Fifteen for Owen

Man!  There is nothing like fall in New Mexico!  The air is so crisp and invigorating!  The mountains turn from green to gold and the smell of roasting chiles is in the air.  We almost get ourselves into a state of hyperventilation, snorting the air out the window as we drive past the chile roasters on Cerrillos.  I immediately want to run home and make a big pot of Green Chile Chicken Noodle Soup.  I love checking out the ground under the roasters – the seeds and skins dense as a layer of sand.

And of course, when you make green chile, you have to make some red chile, the leavings of which are so beautiful.

But!  As the title of this posting suggests, this is not about chile, this is about Owen and a couple of doors.  As I mentioned in my last post, I have been anxiously awaiting the completion of a particular pintle-hinged door, and that day has finally arrived!  Way back in June I posted pictures of the beginnings of this door.  I saw the frame of the arched door, which is the exterior door for a family room, and had to go back to ask Owen, who was producing the door, the purpose of the knobby protrusion in the frame.  He explained that it was a pintle-hinged door and the hinge needs a flat surface to operate.  That pivot point was carved out by hand into the thick wooden frame.

And the body of the door was made with mortise and tenon joinery.

It was agony to watch the painstaking creation of this door.  One day I would see it on the table,

the next in the giant clamp frame,

or on the table with clamps, clamps, clamps (I love seeing things in the clamping stage, like the complex circle of clamps used to glue the mesquite veneer to the table in one of my earliest posts, and other photos that I have yet to post, but will).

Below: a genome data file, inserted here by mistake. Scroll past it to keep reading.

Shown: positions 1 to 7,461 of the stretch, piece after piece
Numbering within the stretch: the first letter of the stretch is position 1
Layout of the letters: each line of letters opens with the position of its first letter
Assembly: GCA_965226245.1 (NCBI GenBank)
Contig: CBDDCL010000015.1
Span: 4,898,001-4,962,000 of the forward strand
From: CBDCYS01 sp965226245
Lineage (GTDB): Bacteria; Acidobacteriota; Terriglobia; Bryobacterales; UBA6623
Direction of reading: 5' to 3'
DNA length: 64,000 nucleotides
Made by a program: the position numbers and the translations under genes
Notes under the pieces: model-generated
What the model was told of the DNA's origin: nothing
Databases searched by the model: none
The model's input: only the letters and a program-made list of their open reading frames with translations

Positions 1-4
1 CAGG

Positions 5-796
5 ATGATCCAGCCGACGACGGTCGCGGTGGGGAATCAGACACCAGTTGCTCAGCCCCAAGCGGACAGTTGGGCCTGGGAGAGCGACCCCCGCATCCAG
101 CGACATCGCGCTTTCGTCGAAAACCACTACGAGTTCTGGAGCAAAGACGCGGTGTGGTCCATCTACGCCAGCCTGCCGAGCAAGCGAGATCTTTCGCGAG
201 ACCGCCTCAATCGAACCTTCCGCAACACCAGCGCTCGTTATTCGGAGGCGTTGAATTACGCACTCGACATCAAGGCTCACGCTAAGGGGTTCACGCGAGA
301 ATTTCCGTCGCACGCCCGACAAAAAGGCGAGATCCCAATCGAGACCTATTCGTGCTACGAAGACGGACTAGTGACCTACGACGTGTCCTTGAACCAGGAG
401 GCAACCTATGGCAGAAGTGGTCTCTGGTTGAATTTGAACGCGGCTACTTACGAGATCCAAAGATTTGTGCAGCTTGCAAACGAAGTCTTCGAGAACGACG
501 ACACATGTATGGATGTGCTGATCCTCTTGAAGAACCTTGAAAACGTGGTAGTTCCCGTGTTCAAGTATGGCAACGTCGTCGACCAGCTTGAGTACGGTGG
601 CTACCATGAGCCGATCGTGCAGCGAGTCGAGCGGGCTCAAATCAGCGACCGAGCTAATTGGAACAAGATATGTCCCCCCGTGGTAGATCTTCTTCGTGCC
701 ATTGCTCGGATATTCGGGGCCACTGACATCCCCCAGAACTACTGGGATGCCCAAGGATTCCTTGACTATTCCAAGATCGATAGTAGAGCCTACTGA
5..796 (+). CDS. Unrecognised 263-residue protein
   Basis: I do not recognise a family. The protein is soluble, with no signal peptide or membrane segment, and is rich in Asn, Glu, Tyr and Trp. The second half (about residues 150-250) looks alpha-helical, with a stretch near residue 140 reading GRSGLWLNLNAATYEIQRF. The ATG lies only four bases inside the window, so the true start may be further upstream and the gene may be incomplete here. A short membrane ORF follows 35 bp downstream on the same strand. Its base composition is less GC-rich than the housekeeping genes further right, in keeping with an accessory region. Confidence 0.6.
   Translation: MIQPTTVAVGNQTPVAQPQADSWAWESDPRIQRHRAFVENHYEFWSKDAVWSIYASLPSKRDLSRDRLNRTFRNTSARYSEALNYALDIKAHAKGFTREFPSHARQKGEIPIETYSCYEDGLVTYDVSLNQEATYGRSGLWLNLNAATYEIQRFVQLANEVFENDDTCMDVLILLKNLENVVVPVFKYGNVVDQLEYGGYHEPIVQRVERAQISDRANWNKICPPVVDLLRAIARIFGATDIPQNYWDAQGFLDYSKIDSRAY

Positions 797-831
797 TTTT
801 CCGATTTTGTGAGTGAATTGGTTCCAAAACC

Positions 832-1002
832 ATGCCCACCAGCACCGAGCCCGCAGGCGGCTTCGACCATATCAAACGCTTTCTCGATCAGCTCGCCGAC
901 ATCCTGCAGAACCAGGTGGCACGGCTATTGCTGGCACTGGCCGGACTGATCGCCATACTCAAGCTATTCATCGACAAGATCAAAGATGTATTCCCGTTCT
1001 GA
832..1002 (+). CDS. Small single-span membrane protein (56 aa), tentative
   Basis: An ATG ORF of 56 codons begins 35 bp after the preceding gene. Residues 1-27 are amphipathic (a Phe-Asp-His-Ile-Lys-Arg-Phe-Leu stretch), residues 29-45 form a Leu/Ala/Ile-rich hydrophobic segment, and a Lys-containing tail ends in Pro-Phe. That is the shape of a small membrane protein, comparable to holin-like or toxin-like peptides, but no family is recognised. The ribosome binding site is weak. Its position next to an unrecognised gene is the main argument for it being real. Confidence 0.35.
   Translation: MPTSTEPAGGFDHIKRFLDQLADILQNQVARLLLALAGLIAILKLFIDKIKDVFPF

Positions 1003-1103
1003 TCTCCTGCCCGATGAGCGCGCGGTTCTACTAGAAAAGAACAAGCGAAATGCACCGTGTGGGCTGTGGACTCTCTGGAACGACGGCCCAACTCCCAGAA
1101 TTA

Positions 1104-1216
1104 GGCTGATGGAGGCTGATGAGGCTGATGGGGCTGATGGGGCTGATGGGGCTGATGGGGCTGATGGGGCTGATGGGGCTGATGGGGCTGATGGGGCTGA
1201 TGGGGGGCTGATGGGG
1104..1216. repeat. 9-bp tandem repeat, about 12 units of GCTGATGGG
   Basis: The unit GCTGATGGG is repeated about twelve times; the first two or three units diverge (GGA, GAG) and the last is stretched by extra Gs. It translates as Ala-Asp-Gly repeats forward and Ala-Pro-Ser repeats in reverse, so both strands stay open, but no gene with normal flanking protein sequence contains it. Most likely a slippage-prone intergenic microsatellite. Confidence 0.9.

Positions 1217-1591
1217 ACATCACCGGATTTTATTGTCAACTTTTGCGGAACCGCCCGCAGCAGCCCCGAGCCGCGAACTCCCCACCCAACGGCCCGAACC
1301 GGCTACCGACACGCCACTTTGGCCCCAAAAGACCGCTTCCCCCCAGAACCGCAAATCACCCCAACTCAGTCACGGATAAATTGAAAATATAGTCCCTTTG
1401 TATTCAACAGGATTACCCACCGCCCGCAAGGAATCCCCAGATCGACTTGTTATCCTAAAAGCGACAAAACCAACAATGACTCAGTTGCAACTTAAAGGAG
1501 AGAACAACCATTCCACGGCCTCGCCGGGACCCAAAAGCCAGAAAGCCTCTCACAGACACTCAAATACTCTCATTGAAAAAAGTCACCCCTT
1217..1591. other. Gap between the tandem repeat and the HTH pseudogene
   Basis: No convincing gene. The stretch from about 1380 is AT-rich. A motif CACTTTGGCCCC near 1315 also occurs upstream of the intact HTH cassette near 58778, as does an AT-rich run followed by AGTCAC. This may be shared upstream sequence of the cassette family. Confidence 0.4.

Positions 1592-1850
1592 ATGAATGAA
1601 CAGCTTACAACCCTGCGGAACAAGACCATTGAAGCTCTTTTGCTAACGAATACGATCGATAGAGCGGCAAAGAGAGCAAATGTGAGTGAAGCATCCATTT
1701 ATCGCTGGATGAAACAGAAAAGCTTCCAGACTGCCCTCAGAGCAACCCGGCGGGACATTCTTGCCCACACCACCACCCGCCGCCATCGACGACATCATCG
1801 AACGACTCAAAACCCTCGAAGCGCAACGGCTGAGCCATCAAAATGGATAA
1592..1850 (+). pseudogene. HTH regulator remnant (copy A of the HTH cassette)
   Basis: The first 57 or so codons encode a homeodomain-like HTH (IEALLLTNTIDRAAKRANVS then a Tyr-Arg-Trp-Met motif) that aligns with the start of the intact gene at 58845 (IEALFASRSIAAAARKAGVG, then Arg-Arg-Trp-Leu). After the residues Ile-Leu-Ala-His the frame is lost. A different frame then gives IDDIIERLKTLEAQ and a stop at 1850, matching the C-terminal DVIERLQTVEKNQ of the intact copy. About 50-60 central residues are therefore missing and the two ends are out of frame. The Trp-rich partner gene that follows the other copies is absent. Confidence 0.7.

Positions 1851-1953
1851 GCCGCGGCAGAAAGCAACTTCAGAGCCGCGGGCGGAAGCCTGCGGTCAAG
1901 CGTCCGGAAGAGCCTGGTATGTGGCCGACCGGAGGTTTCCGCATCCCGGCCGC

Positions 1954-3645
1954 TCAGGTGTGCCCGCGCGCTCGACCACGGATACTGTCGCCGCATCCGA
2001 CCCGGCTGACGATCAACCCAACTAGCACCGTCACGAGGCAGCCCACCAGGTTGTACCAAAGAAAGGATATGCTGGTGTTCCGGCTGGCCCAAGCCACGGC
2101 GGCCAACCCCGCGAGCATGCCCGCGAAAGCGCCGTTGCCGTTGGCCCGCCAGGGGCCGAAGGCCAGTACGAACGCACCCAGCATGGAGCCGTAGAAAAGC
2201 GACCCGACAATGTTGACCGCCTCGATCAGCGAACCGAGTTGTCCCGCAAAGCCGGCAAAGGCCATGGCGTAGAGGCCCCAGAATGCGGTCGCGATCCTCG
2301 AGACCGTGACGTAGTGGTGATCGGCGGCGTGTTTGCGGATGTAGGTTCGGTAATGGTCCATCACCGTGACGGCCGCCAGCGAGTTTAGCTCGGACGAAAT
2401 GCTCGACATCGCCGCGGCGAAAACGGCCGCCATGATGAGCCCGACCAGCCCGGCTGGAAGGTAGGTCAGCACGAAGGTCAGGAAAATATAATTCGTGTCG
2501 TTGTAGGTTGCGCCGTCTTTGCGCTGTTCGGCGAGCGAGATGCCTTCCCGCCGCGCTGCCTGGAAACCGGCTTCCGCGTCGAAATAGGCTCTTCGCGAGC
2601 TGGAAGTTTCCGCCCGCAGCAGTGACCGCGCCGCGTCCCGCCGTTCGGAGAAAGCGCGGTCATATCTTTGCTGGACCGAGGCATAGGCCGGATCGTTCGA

My  mind boggled at the math and calculations that had to be made.  There was an overlay of the arching piece that was created separately and fit into place like a puzzle piece.  Some days it would be on the table, other days standing off on its own, like a piece of sculpture or a giant piece of Chinese calligraphy.

In August as it came closer to completion, Owen worked scrupulously on the mechanical workings of the door.

And then one day I came in and it was actually in the finish shop, getting a nice warm honey finish.

It seemed unbelievable that it was actually almost done.  But I had gotten my hopes up too soon because then I had to wait, and wait, and wait until the hardware was installed and then wait a little more until glass was installed.  But the time has finally come and the door is complete!

The companion piece, the front entry, is also done.  They were created in tandem, but I seemed to get more photos of the creation of the arched door, probably because it was so much more complicated and spent much more time on the bench.  But here is that door on the work bench,

and then after it was completed and the finish applied, it was on display in the shipping area, with our high tech system of identifying areas for touch-up:  masking tape and sticky notes.

So it is over for now, they are soon to be shipped, and now I will wait, and wait and wait to see if maybe we get some photos of it after it is installed.  And of course, if we do, you know I will post the pictures here!

I asked Owen if it would be okay if I mentioned him in the blog posting and showed him working and he said yes, and even shared his pictures from his iPhone, some of which I used have used here.  He is off onto another project, another fabulous creation.  I will, of course, be watching and photographing, but for now, he gets his fifteen minutes of fame for this project, after months and months of meticulous work.  Couldn’t happen to a nicer, more talented guy.



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